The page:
USA 3 Canada 2 OT
ZURICH, Switzerland — While the United States celebrated their third straight women’s world hockey championship, the Canadian women were doing some soul-searching.
The Americans beat Canada 3-2 in overtime Monday for their fourth world title in the last five tournaments.
Canada defeated the United States for the Olympic gold medal last year in Vancouver, but haven’t won the world championship since 2007 in Winnipeg.
“We’ve lost three here, so we have to figure that out I think going forward, come back better with better habits,” Canadian captain Hayley Wickenheiser said.
“It comes down to the last second often in a game. A bounce here and a bounce there and that’s what it was tonight.”
Hilary Knight’s winner in overtime was a gift as the puck changed speed through traffic. With Canadian goaltender Shannon Szabados stretched to her right post, Knight snared the puck just behind the goal-line at the left corner of the net and tucked it in for the winner.
Canada has won nine world championships but lost to the U.S. 1-0 in a shootout in 2005, 4-3 in 2008 and 3-1 in 2009. The world championship isn’t held in Olympic years.
Jocelyne Lamoureux and Jenny Potter also scored for the U.S., while Jessie Vetter made 51 saves for the win in front of 4,318 at the Zurich Hallenstadion.
“Any time we can win it’s a great feeling and when it’s versus Canada who is one of our biggest rivals, they’re a great team and when we can match up like this (we) produce a great game for women’s hockey,” Knight said.
Gillian Apps and Rebecca Johnston replied for Canada. Szabados made 47 saves in the loss. The Edmonton goaltender was a standout for Canada both in the Olympic final and this year’s championship, but had very different feelings after the loss.
“It sucks. I don’t know how else to put it,” Szabados said. “A terrible feeling and we definitely don’t want to be feeling like this next year.”
The irony of women’s international hockey is that while there are large gaps between countries, so little separates the top two from North America.
Canada won the Four Nations Cup in November, beating the U.S. 3-2 in overtime to win the tournament after dropping a 3-2 decision to the Americans in a shootout during the preliminary round.
The U.S. outshot Canada and had better scoring chances for two periods Monday, but the Canadians gained momentum in the third with a 23-12 margin in shots.
“That was a tough way to lose,” Canadian head coach Ryan Walter.
“It’s a good indicator of the parity between the two teams. It came down to a bounce at the Four Nations Cup and the bounce was on our side and this time the bounce was against us.”
Canada played more games against tougher competition than the U.S. in preparation for the Olympics. But in non-Olympic years, players scatter to their club and college teams and get together for the odd camp or the Four Nations.
Canada and the U.S. had similar prep for this world championship. With the tournament later in April than usual, both countries held selection camps, releasing players at the conclusion of them. Canada and the U.S. split a pair of exhibition games prior to their arrival in Switzerland.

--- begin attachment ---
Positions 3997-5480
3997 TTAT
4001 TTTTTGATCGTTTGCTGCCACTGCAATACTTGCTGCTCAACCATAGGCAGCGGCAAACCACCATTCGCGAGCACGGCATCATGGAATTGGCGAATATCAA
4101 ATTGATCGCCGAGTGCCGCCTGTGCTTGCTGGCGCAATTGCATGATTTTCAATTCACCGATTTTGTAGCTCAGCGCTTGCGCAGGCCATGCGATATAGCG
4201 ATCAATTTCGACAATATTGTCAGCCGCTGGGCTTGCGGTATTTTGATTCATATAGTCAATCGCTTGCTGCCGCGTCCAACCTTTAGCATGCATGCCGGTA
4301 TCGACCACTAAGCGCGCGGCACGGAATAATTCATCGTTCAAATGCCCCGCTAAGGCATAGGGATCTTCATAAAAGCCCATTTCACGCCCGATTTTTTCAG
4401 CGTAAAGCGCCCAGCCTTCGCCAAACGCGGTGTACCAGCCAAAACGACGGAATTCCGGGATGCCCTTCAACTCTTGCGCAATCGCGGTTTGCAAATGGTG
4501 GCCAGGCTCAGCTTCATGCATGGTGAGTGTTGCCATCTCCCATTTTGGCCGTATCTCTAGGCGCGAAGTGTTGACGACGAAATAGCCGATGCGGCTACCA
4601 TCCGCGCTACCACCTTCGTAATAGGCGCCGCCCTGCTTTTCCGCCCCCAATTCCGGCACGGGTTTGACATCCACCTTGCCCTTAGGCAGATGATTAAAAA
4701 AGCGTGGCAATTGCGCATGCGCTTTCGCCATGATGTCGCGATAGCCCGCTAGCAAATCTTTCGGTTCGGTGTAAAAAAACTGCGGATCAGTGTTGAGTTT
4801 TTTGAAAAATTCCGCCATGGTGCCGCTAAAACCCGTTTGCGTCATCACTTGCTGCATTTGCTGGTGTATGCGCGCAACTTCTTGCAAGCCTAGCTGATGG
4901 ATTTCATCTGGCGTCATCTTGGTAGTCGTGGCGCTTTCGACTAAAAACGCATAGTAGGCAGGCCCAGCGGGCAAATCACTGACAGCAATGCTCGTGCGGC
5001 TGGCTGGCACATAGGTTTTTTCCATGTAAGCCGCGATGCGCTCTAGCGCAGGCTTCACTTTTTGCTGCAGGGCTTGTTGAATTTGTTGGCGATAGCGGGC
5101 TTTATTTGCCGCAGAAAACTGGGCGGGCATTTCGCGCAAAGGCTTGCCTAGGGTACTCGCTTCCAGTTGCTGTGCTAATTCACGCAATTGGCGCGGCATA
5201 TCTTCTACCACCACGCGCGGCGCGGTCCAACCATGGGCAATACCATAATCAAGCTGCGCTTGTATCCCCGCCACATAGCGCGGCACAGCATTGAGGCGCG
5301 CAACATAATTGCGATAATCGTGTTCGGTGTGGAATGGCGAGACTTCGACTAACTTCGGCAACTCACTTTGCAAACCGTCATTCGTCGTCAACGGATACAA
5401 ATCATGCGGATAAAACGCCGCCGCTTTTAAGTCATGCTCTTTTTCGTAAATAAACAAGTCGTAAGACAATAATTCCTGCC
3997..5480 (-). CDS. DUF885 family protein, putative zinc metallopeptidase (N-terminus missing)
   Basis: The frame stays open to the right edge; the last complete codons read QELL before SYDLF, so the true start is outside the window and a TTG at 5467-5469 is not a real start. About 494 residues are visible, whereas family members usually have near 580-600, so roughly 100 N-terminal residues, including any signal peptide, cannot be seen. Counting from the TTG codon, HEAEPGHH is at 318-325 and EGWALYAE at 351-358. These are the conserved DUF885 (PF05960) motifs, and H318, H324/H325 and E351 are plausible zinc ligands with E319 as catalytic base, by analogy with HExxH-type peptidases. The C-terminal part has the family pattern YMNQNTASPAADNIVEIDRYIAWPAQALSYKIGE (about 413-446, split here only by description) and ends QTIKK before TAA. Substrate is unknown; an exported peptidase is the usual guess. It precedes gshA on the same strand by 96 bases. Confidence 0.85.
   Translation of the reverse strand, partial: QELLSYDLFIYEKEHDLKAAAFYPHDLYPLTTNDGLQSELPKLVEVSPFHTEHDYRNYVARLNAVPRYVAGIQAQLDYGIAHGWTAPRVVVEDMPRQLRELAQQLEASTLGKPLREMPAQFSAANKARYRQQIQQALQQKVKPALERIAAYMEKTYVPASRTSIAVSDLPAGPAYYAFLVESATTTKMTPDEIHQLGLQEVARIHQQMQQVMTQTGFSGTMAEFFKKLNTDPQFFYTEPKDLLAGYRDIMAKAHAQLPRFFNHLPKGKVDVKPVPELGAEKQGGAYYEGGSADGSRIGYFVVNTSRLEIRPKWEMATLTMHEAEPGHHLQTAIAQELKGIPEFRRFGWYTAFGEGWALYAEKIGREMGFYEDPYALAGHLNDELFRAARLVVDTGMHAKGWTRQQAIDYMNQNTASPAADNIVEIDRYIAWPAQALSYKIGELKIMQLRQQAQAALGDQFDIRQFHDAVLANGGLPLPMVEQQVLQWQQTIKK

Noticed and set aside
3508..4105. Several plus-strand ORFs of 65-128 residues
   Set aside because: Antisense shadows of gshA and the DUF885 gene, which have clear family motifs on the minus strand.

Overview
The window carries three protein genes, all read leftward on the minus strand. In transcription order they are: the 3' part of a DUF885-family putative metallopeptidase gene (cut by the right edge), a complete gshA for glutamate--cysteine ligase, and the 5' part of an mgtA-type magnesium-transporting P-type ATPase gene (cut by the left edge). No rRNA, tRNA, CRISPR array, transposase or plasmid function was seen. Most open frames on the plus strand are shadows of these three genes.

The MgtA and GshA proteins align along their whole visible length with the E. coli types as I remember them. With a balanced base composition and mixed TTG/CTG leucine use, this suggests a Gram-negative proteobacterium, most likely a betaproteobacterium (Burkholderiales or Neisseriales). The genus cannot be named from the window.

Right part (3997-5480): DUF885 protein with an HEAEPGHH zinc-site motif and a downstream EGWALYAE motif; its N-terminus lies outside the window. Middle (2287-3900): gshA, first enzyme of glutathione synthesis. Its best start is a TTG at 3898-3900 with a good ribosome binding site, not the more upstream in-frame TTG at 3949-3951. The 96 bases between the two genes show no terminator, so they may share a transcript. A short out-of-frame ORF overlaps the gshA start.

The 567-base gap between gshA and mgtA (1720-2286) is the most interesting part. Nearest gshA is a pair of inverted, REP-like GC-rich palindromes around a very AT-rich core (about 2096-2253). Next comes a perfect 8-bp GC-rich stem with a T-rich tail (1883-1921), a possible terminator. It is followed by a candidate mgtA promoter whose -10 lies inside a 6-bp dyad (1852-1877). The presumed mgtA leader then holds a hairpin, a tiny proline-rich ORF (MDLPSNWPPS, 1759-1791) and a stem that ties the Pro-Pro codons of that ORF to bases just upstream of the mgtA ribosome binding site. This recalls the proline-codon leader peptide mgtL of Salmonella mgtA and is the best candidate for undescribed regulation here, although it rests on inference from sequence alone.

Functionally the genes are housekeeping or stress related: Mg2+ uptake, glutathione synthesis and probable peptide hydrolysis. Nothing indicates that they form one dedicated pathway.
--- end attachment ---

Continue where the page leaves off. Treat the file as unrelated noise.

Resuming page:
Canada’s defence is young with three new players on the blue-line. That experience showed at times as the U.S. was able to thread the puck through the neutral zone and quickly gain Canada’s territory. At the other end, Canada needed more traffic around Vetter and quicker puck movement to create space.
Wickenheiser and Jayna Hefford almost sealed it for Canada in overtime but a rebound from a Wickenheiser blast just eluded Hefford’s stick.
“We needed a little bit more from our back end,” Wickenheiser said.
“For sure, (inexperience) showed, but at the same time we had chances to put the puck in the net and we didn’t capitalize as what often happens in these games.”
Walter didn’t name names, but said more was needed from some players. Meghan Agosta was the Olympic tournament’s MVP and leading scorer, but didn’t score a goal in this tournament.
The line of Caroline Ouellette, Marie-Philip Poulin and Sarah Vaillancourt was shut down by the U.S. in the final.
“It makes you think about all the chances you had in the game when you could have made a difference,” Ouellette said.
The top three teams in the Winter Games also finished in the top three at the world championships as Finland beat Russia 3-2 in overtime for bronze.
Women’s hockey made small steps towards parity this year as Russia played for a medal for the first time in a decade and the host Swiss were within an overtime goal of reaching the semifinals.
In the 13 world women’s championships, Canada and the U.S. have met in the final every time and will continue to do so in the foreseeable future. The International Ice Hockey Federation’s four-year, C$2.1-million plan called “Women’s Hockey to Sochi 2014 and Beyond” just kicked in this year.
The NHL and the Toronto Maple Leafs are looking at ways they can help grow and promote women’s hockey. It takes almost a decade to develop an elite hockey player, so it’s unlikely the Swiss, Russians, Swedes or Finns can topple the top two to win a major tournament by 2014.
Wickenheiser and defenceman Meaghan Mikkelson were named to the tournament all-star team at their positions as was Finnish forward Michelle Karvinen, U.S. defender Caitlin Cahow, Knight and Slovak goaltender Zuzana Tomcikova. Tomcikova was named tournament MVP for her 237 saves through the tournament. The all-star team and MVP was voted on by the media.
Mikkelson was also chosen top defender by the International Ice Hockey Federation directorate. Sweden finished fifth, the Swiss sixth and Slovakia seventh. Kazakhstan was relegated to the second-tier world championship.
Germany earned promotion to the 2012 women’s world championship in Burlington, Vt.